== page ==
How to win a property bidding war

Q: I want to buy another investment property but I find I am constantly facing bidding wars. Are there any strategies that you would recommend I use when trying to negotiate?

Mitch Collins: This question assumes that you're constantly fighting with other potential buyers to get a property and, right of the bat, you're losing all your negotiating power. What I've found to be more affective is to be proactive and creative in this process.

1. Expand your MLS search. Ask your Realtor to connect you with all of the other Realtors in your target area should a property that meets your criteria becomes available.

2. Scour all the sites and ads. These might include the local FSBO sites, newspaper ads, local online ads, and local spots where people post paper ads. There are often sellers who aren't savvy at advertising and you can often connect with them before every other buyer in your area does the same.

3. Word of mouth. Turn your conversations with people you meet into real estate conversations. Tell people exactly what kind of property you are looking to purchase. If someone finds a deal for you that you otherwise wouldn’t have gotten, offer them a finder’s fee. If they saved you $10,000 or more by staying out of a bidding war, perhaps paying them $1,500 would be a great win-win. This is a very powerful strategy when you are focused on a specific neighbourhood and know exactly the type of property you're looking for.

4. Advertise personally. Put out ‘I Buy Houses’ flyers, advertise in the newspaper, local websites and more. You never know when a motivated seller might see your ad and respond to you directly.

5. Negotiate face-to-face whenever possible. If all else fails and you end up in a multiple offer situation with your Realtor, or even privately, do whatever it takes to present your case face-to-face with the seller. To stack the odds in your favour, go armed with supporting documentation, such as pre-approval positioning from a lender, to give the seller a comfort level that can help you smoothly close the deal.

6. Always include a cover letter with your offer in a really hot market. This should indicate how you arrived at your offer, why the seller should accept your offer, how your offer fits their needs, and finally, to thank them for their consideration.

It's also critical that you uncover the seller’s motivation to sell. When you first make contact, ask a lot of open-ended questions, such as why they're selling, would they consider holding any financing, etc.You can find out the seller’s motivation and figure out how you can meet their needs in a win-win situation as part of your offer.

Mitch Collins is a real estate agent with Century 21 Energy Results. Contact him at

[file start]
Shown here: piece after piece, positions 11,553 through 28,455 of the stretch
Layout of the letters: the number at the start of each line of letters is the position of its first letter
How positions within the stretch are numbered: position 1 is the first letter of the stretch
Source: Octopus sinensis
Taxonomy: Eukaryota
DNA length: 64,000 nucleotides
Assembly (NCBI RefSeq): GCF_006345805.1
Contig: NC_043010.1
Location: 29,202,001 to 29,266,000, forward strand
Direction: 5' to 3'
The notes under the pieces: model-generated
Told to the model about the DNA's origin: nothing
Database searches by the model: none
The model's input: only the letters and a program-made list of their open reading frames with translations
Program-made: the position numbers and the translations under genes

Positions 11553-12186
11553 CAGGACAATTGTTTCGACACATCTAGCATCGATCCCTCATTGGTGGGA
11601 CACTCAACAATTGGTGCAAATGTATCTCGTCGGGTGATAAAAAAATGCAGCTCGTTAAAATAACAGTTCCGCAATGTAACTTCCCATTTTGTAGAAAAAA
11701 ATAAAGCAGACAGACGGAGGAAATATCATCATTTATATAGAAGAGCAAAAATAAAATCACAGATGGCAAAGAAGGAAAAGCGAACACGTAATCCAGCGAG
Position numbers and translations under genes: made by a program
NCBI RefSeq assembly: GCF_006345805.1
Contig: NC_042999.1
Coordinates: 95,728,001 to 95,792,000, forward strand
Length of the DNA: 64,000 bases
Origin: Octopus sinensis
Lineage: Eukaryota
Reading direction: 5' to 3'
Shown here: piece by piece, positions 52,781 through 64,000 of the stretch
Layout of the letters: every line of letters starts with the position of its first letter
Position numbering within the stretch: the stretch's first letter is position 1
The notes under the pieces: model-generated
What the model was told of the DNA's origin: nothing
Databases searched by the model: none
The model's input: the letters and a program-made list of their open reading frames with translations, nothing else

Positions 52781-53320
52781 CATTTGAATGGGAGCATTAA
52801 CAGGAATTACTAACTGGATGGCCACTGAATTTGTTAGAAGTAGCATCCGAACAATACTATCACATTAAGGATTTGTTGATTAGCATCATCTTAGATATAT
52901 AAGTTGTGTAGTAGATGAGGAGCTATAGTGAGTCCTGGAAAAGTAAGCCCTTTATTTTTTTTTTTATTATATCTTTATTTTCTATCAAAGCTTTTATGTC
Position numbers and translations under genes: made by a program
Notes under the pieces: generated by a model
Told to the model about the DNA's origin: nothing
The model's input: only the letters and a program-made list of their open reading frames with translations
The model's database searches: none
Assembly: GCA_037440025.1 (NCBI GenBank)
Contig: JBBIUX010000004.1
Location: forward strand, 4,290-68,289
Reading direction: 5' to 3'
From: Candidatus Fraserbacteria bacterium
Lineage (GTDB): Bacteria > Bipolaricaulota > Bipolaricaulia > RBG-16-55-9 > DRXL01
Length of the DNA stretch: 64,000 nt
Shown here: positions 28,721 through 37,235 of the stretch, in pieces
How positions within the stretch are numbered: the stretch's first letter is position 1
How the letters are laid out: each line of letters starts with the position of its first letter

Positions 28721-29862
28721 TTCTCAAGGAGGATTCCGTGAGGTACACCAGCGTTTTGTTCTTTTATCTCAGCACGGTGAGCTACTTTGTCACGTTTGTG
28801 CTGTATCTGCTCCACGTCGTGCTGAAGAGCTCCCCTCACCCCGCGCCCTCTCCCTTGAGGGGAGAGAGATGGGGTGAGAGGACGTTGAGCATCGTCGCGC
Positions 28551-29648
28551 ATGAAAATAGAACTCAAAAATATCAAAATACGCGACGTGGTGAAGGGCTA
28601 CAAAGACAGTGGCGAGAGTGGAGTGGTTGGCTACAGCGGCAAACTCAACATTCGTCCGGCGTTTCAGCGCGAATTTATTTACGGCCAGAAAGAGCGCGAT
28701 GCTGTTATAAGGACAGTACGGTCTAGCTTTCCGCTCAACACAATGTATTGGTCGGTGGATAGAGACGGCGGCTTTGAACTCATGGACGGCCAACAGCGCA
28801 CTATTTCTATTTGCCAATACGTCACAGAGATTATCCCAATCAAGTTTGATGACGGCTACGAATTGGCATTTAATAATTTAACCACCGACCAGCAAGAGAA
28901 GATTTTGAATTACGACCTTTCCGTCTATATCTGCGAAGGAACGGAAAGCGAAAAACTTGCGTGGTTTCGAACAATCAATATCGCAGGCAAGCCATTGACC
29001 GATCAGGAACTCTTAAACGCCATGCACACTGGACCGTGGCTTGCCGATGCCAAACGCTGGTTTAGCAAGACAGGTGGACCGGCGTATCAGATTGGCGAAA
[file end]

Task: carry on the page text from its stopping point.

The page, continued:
This article was originally published in the August 2014 issue of CREW

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  • by Mart 2015-04-21 1:11:21 PM

    I think this article is a stretch, I suggest to do 10% effort to get 95% of the market inventory in your hands by simply using mls.

    Why put 100% effort and time and lots of work no one has time for just to go from 95% coverage to 99% coverage of what is available in the world. MLS is your best source and hardly any effort.

  • by Omer Quenneville 2015-04-21 1:22:30 PM

    You should deal with an agent that is familiar with the area you want to buy in. A lot of properties are sold through networking and are already sold the day they go on mls. Dozens of agent call me asking for insight into my future listings in my areas and more often than not, we will put together a deal the same day we post on mls. I can't stress enough the importance of dealing with an agent from the area you want to buy in and dealing with an agent that works in your area when you want to sell. It doesn't cost you more to have two agents. Then once you found a property you like, bully your way in with an offer, don't wait for the offer date.

  • by Alex 2015-04-21 4:24:23 PM

    Mart, your suggestion is intriguing. Are you saying all that it takes to find a fair priced home in a desirable neighbourhood is check on mls? And here I was thinking that in order to compete, one might be well advised not to do what a majority of the competition is doing. You're right, what does this article know?

    Har har, sarcasm. But is it a waste of time to avoid bidding wars by building relationships? Is it stupid to do what the majority won't to find what they miss? Is it wise to limit your role as the one in charge of your financial future?

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